Want More Confidence at Work? Here's Key #3: Shorten Setbacks

"To shorten the consequences of negative situations at work, a confident leader uses tools to gain adequate thought perspective, accepting that setbacks at work do happen.  

Confident leaders don’t overemphasize or catastrophize their part in the situation.

They look objectively at the situation, figure out how to do better next time and move on."

(From The Ultimate Guide:  How to Be More Confident at Work)

magical Confidence

What if you had more confidence at work right this minute?  Like, wave a magic wand, and *twinkle*twinkle* there it is?

What would be different?   

Would it be the way you talk, walk? How about the way you dress, or even how you think?

How do you know when someone else has confidence?  

I ask my clients that question often…how they know when someone else has confidence. And their answers are almost always alike.

How do you know when someone else has confidence?

Well, since we can’t be in someone else’s head and know their thoughts (although we sure do try to be sometimes, don’t we?), knowing someone else has confidence comes down to the possession of certain characteristics and traits that convey confidence, like voice projection, 'commanding the room,' positive body language...all those things we think of when thinking 'executive presence.'

Then there's the internal factors we think of that a person who possesses confidence must have - all those things we can't see, like positive self-talk.  It would be tough to be confident and not have that, methinks.  

And that positive self talk skill is one that lends itself to another key to leadership confidence - the ability to rebound {quickly} when mistakes are made.    

And confident people do make mistakes.  

Rebound and Resolve

So what is the difference between someone with solid confidence making a mistake a work and someone plagued by a lack of confidence making a mistake at work (besides the obvious difference in confidence level)?

The amount of time spent suffering from it.

The person lacking confidence and the person with confidence will experience the actual event that causes the setback similarly.

Here's how a person with low confidence at work might process it:

  1. Through self talk: 'Ah crud, I messed up. I wish I hadn’t done that.'

  2. With self doubt: 'That decision last month, look what’s happening now. Did I do the right thing? I don’t know. Did I make there right decision? I don’t know. Maybe I should have chosen differently...'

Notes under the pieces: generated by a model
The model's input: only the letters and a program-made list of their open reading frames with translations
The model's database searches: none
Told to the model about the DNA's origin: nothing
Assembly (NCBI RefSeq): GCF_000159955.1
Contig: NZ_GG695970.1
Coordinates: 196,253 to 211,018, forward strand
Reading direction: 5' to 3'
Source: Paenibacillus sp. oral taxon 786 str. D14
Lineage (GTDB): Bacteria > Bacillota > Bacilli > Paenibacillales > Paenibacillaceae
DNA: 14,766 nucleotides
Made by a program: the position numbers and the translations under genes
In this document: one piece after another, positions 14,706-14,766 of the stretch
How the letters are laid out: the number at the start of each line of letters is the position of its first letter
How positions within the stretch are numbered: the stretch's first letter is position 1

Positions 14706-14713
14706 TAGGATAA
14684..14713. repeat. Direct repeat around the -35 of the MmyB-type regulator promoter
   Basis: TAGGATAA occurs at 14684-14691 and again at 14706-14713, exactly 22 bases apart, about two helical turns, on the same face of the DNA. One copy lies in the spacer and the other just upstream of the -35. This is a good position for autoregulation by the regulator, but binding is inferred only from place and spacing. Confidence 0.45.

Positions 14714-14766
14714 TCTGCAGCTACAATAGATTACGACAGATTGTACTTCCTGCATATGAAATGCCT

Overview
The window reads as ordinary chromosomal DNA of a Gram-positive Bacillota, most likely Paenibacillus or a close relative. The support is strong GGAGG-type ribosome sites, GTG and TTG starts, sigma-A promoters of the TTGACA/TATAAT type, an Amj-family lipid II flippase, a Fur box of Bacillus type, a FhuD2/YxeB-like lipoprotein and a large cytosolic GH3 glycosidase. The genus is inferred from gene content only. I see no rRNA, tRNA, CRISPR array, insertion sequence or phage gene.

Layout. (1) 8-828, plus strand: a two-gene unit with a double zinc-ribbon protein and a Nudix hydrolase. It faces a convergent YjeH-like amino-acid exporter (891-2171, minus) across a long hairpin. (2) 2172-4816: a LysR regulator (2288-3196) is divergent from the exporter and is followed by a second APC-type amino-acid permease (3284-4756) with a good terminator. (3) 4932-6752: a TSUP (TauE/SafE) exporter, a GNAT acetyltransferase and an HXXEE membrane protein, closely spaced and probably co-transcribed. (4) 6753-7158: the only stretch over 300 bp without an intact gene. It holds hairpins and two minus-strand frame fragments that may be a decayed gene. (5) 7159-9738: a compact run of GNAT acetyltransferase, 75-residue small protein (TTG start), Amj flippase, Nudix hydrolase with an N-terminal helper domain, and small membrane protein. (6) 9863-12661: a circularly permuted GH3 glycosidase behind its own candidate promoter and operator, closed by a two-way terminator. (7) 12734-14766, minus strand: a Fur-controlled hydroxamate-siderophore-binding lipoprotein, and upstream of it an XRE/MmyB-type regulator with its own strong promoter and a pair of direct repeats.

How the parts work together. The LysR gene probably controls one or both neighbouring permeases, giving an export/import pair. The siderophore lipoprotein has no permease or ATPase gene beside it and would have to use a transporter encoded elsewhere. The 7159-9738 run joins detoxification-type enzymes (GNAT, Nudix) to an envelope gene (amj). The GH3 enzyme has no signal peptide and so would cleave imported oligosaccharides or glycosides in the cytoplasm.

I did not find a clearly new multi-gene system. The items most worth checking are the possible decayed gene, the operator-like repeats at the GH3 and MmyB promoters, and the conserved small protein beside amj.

3. With self blame: 'This is all my fault (catastrophising). I should have known this.'


A person with great confidence at work might say one of those phrases too.  

But they don't stay there.  They continue to process.  Quickly. 

They move to problem solve. 

They consider options.  

They've built or have the mental agility to move beyond that mind-swirl

A Resilience Tool

Here’s the one tool that can help to process those setbacks.  It has to do with putting things in perspective. 

When things are out of perspective, meaning: the rememberance of the situation is out of line with what actually happened, we're usually coming from an emotional point of view. 

Not that emotions can’t play a productive part.  Usually, however, the emotional response is over-calibrated and the objective response (the ‘executive function’ portion that can bring levity into a situation) is overshadowed by the emotion. 

Emotions like guilt, remorse, self-blame.

Here's a quick way to start processing and moving forward.  

  1. Grab a pencil and paper.

  2. Think about something that happened at work that you'd like to move past.

  3. Ask yourself what are some of the negative thoughts (or self-doubt, or self-blame) you're thinking about what happened? Choose two or three to work with and write them down.

  4. Now, take the first thought and ask yourself, "Is this true?" and "What else is true about this situation?" "If i could do it over again, what did I learn?" "How is what happened a gift?"

  5. Next, ask yourself "How do I want to feel about this situation?"

  6. And then create one reframed sentence that supports those new feelings.

That's it.  Out of your head and onto the paper.  The act of writing it down alone helps to process it and interrupts the thought loop that's keeping you stuck.

Confident people might start a thought loop, but they interrupt the pattern before they get stuck.

And therefore, the time from the situation that's a setback occurs to the time they have learned from it and moved right on is lessened.

And that, my fellow leaders, is exactly why this is Confidence at Work Key #3 out of 17.  

Here's a great "Truth Talk" exercise to guide you through.

Try it.